Worldviews have consequences – sometimes inevitable and destructive consequences. There is an argumentative move being made more and more in our culture that is about as irrational as it gets. What is so infuriating about it is that it is pervasive and persuasive among sizeable chunks of our population.
It probably has a formal name I don’t know, but I am going to call the move “Emotional Sabotage.” (It could also be an instance of the non sequitur, the ad hominem, or some version of a genetic fallacy.) The Emotional Sabotage happens when instead of dealing with the claims or ideas of someone with whom you disagree, you attack their emotional or psychological stability instead. Though it is a natural and unreflective reaction many times in the heat of the moment, it is abhorrently childish in thoughtful conversation. This argumentative move is driving me nuts because it is about all we hear right now, often times from alleged Ph.D.s.
Without even dealing with the embarrassment that is Jimmy Carter, let’s move to a more influential and “mainstream” voice, Maureen Dowd. The pull-line from her column, “Boy, Oh, Boy,” says it all: “Joe Wilson’s outburst in Congress revealed one thing: Some people just can’t believe a black man is president and will never accept it.” The rest of the article fares no better in the rationality or logic department. It is one long ad hominem attack on Wilson making him out to be a racist with only one-half a sentence devoted to whether Obama lied or not. She says he didn’t. Case closed.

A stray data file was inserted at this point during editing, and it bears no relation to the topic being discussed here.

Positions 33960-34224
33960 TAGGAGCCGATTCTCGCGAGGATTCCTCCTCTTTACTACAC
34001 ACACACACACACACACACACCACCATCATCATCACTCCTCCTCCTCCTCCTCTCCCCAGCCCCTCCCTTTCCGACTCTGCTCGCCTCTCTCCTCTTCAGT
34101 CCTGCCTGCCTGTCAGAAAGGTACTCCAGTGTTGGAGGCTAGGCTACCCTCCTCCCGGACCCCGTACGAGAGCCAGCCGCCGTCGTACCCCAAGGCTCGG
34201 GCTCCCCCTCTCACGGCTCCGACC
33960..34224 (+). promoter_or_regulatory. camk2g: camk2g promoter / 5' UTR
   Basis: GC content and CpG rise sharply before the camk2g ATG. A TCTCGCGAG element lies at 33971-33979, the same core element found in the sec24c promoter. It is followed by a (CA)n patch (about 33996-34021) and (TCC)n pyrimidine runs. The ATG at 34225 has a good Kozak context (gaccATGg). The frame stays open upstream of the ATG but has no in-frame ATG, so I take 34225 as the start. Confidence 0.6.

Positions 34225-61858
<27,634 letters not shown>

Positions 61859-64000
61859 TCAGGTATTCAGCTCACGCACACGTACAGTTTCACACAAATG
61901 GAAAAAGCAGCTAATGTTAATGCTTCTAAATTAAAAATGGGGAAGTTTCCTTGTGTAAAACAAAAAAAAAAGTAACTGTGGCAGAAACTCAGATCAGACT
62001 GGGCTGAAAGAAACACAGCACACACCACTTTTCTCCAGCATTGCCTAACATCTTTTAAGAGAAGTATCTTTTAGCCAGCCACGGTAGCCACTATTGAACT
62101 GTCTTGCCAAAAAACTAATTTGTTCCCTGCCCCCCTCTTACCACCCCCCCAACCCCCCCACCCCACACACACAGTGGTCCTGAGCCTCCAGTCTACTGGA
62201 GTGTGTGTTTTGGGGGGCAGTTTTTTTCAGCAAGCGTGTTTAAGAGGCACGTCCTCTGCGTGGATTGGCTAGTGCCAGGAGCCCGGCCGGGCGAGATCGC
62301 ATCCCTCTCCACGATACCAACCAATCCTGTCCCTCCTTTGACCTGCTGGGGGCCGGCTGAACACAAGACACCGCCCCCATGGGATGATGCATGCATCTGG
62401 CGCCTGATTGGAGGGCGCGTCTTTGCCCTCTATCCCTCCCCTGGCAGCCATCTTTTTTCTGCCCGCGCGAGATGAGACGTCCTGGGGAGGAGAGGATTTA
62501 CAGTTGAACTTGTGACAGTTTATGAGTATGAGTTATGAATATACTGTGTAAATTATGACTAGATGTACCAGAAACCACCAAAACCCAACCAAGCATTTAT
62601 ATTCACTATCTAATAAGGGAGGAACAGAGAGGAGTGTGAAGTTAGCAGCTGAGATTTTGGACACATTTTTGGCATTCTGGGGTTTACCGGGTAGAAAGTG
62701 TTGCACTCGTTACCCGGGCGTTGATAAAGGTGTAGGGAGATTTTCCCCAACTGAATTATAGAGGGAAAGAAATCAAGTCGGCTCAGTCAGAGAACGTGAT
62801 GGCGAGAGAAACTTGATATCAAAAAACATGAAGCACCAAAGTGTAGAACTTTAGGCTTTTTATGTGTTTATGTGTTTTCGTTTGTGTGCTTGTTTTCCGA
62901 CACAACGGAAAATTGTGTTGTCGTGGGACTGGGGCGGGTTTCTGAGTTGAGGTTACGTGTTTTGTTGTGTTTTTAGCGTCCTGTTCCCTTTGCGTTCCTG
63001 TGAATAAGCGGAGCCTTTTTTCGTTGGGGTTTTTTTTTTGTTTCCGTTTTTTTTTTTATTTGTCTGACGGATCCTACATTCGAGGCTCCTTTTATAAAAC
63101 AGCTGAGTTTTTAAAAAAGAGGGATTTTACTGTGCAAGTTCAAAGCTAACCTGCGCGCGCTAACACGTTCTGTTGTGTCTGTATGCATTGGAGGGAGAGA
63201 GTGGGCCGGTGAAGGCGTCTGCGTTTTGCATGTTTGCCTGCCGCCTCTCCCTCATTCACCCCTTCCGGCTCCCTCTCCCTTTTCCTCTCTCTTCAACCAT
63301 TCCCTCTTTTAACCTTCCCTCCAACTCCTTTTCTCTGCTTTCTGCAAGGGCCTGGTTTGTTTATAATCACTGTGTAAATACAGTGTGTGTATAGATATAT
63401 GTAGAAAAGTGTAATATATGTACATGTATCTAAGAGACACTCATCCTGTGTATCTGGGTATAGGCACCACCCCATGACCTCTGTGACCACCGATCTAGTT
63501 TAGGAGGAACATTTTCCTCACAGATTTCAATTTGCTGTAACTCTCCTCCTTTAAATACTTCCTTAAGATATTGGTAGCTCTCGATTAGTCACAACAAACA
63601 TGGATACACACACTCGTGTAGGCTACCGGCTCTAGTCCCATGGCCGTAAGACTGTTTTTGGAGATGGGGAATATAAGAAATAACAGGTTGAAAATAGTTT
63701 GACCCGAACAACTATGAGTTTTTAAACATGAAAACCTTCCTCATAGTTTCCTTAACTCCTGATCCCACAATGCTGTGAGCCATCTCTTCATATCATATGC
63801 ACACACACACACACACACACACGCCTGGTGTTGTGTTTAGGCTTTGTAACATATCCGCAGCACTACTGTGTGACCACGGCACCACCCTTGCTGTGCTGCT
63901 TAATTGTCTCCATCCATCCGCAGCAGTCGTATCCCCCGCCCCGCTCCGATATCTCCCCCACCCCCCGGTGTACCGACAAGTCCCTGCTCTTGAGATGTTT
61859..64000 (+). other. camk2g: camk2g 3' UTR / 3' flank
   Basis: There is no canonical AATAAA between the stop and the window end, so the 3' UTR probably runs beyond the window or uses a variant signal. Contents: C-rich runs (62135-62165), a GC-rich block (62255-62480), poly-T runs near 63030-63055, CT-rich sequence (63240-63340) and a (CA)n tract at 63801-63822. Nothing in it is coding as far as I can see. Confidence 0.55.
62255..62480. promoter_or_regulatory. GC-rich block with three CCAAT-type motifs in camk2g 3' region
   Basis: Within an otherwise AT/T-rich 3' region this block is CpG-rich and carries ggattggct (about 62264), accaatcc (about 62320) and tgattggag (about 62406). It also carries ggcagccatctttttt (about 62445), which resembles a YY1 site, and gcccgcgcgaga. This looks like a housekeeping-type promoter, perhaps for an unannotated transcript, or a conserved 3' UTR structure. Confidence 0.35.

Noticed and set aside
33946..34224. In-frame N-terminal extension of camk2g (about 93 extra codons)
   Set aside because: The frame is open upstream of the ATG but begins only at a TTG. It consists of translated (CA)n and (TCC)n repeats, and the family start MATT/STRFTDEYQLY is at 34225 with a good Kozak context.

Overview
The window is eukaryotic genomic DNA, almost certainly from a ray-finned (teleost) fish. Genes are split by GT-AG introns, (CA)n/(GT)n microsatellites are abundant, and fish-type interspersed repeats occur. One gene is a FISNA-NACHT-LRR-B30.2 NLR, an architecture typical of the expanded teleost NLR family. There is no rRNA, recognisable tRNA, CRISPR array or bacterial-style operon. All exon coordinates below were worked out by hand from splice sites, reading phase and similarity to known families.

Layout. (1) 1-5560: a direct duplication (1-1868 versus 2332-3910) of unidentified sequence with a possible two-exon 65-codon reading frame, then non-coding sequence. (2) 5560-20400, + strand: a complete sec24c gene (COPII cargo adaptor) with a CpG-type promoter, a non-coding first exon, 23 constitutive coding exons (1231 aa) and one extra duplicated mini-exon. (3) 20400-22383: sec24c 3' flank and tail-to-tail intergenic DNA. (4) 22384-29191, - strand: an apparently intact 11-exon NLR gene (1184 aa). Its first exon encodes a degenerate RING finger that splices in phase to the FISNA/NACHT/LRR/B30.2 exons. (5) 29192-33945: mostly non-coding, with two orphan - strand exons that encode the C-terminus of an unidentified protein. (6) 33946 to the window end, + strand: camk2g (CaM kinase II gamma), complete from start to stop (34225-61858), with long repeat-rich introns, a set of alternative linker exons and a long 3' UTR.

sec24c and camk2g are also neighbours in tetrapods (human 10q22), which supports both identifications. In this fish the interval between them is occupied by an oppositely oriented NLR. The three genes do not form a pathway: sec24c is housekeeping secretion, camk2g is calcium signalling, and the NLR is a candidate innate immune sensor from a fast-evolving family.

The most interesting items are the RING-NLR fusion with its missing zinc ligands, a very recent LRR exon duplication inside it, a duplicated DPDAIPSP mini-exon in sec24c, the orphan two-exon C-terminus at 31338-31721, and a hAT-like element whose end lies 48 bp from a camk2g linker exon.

So, the pull-line is the argument. Someone disagreed with an African-American, so he is a racist. That’s on par with arguing: You disagree with the usefulness of hypnosis, so you are an anti-Semite. Or: You disagree that chocolate is the best ice cream flavor, therefore you are a pedophile.
Dowd pulled the Emotional Sabotage, and it seems to have taken over the debate regarding the actual details in the bill and the facts contained within. Whether Wilson or the President is right on the merits is not an actual question for Dowd – all she wants to do is make you afraid to disagree with her side and be labeled something vile.
But, I would argue, the Emotional Sabotage is the inevitable result of a worldview Dowd and others likely hold. Theirs is a more morally and religiously progressive point of view, which entails the belief in the ultimate authority of the individual. Without a non-subjective and intolerant reality to deal with, they are left more and more with only “their” sets of preferences, which end up outweighing facts. The symbolism meaningful to them outweighs all argumentative considerations, because all they have left is their symbols. Literally, the only moves they have left are appeals to their symbolic social gestures. Therefore, the worst sin that could be committed is not to mistake reality or the facts of the matter, but to disagree with their social sensibilities.
So it is frustrating, but not surprising, that many in the public discourse have only the Emotional Sabotage or its corollaries in their philosophical tool boxes. May it not be with those who follow Christ – those who believe in the ubiquitous truth of God.